BLITZER: Let's talk about what's going on with the U.S. shelling, hitting these Houthi -- Iranian-backed Houthi rebels that are going on right now. President Biden says the strikes against the Houthis will continue. You've been fully briefed. You're the chairman of the intelligence committee.

How are -- how are they going?

TURNER: Well, first off, it's about time. You can't play defense, you know, we kept getting the news stories on a repeated basis as to the attacks that were happening on ships that even missiles that were launched at our own military ships. And that we were being by our own technology, were on defensive mechanism being able to take those down.

You can't play defense continuously and you have to let them know that they're not going to be able to continue this. So its very important that the president took the step in Yemen to hit the Houthis, to begin to diminish their overall capabilities, but they need to know they're going to be paying a price for trying to diminish the ability to have commercial shipping.

BLITZER: I want to ask you before I let you go because we're almost out of time. A quick question on the U.S. Supreme Court. You've signed a brief asking the Supreme Court to reverse the decision removing Trump from the Colorado ballot.

The brief also cast doubt on whether Trump bears responsibility for the January 6 insurrection. It says this: It is hard to imagine an actual insurrection is quickly asking for peace and encouraging disbandment.

Does that mean you think Trump acted appropriately that day?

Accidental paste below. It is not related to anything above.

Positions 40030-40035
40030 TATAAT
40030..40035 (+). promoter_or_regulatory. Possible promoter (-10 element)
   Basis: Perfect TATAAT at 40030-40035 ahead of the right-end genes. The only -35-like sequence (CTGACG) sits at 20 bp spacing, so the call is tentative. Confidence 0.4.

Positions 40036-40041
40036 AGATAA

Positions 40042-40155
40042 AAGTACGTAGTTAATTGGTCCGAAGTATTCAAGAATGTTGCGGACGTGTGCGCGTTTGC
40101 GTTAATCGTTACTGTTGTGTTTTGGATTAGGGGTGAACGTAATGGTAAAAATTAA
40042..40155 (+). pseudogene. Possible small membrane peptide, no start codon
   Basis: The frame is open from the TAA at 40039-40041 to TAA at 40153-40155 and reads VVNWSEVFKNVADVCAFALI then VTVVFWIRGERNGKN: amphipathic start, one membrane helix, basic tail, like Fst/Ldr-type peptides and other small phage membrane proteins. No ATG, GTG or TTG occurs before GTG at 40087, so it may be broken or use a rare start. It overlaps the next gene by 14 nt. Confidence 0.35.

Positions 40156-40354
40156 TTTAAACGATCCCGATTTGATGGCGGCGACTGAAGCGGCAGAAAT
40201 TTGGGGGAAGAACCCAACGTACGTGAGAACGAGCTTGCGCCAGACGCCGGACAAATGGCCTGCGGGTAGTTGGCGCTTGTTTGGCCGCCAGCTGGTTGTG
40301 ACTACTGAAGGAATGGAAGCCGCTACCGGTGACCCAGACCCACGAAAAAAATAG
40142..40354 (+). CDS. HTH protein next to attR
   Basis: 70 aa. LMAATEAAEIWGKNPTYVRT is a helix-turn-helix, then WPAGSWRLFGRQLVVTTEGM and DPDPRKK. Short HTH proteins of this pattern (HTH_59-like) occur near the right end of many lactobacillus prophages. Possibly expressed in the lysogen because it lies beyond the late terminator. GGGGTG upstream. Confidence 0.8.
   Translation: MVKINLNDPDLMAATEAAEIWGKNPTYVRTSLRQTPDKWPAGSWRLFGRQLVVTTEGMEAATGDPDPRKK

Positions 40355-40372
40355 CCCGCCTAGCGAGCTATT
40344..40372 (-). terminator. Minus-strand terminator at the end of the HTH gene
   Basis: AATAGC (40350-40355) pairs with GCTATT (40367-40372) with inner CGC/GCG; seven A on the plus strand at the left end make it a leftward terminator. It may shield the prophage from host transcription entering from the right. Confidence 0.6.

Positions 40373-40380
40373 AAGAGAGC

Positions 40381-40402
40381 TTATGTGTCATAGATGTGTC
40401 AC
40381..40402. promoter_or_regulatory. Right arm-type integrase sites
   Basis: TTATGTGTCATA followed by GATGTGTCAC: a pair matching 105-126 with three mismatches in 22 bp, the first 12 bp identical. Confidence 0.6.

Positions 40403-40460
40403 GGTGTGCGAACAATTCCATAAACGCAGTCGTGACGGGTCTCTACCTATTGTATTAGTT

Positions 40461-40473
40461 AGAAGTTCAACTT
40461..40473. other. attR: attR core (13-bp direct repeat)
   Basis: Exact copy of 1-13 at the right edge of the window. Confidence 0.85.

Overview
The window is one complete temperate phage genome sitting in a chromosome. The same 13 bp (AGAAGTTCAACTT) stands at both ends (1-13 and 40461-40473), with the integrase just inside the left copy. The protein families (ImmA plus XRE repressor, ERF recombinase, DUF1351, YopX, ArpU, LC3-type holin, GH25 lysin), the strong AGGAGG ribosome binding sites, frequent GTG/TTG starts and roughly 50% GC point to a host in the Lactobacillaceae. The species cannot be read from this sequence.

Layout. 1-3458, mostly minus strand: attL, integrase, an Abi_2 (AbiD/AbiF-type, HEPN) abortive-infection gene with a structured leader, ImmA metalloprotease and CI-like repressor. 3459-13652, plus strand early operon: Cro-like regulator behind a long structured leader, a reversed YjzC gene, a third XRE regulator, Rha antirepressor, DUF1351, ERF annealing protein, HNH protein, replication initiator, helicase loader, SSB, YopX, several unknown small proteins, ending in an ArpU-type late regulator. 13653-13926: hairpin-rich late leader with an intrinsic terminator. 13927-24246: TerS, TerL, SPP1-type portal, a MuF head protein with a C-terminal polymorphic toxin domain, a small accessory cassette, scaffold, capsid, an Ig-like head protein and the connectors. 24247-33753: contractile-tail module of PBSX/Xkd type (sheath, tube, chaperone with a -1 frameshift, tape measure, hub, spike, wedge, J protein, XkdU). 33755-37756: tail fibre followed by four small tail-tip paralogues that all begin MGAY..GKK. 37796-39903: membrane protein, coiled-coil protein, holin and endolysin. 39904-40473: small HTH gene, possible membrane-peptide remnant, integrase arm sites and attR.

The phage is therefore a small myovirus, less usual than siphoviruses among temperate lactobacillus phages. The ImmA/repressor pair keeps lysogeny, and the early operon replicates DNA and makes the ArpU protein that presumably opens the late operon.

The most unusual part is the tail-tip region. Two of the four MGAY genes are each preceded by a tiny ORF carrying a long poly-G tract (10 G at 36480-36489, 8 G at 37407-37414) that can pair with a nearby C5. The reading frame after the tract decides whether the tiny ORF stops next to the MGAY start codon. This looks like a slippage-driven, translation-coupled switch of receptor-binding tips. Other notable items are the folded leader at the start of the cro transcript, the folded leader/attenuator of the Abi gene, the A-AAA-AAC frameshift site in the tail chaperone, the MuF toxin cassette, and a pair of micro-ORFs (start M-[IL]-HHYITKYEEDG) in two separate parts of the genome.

TURNER: Well, of course not. But what I think is important is Colorado is not acting appropriately and another, have other states that have looked to take down democracy by taking off a valid candidate. The brief's core principle, as you know, is the fact that Article 14, section three states specifically that it is to be enforced by congressional action and legislation. We have in this instance, Trump hasn't even been charged, and he certainly hasn't been convicted of insurrection for states on their own to take this up, where the Constitution specifically reserves the enforcement of this provision, the enactment of this provision to Congress is why the Supreme Court needs to rule against them.

BLITZER: Chairman Turner, thank you so much for coming. And I hope you'll be a frequent visitor here in THE SITUATION ROOM, my SITUATION ROOM.

TURNER: Thank you.

BLITZER: Appreciate it very, very much.

And we'll have much more news right after this.



BLITZER: Right now, families of American hostages held in Gaza are meeting with a top White House official demanding answers about their loved ones who've been in captivity now for months.

Brian Todd is monitoring this story.


BRIAN TODD, CNN CORRESPONDENT (voice-over): For more than 100 days, they faced the crushing anxiety of not knowing their loved ones fate at the hands of Hamas. Tonight, the families of American hostages held in Gaza have come to Washington to press for answers, meeting with President Biden's national security adviser, Jake Sullivan at the White House.

JONATHAN DEKEL-CHEN, FATHER OF AMERICAN HOSTAGE SAGUI DEKEL-CHAN: We're painfully aware that every hour, every day that passes all of the hostages are in increasing dangerous.

TODD: We asked Jonathan Dekel-Chen and Gillian Kaye (ph), the parents of 35-year-old American hostage Sagui Dekel-Chen, a father of three, including a five-week-old daughter he's never seen if they'd heard anything about his current condition. They said the last they had heard about six weeks ago was that he was alive.

DEKEL-CHEN: Of course, that was six weeks ago. And in hellhole that's the Hamas tunnels with the neglect, the lack of nutrition, medicine, air, it's impossible to know what their condition is, and, of course, an ongoing war above their heads.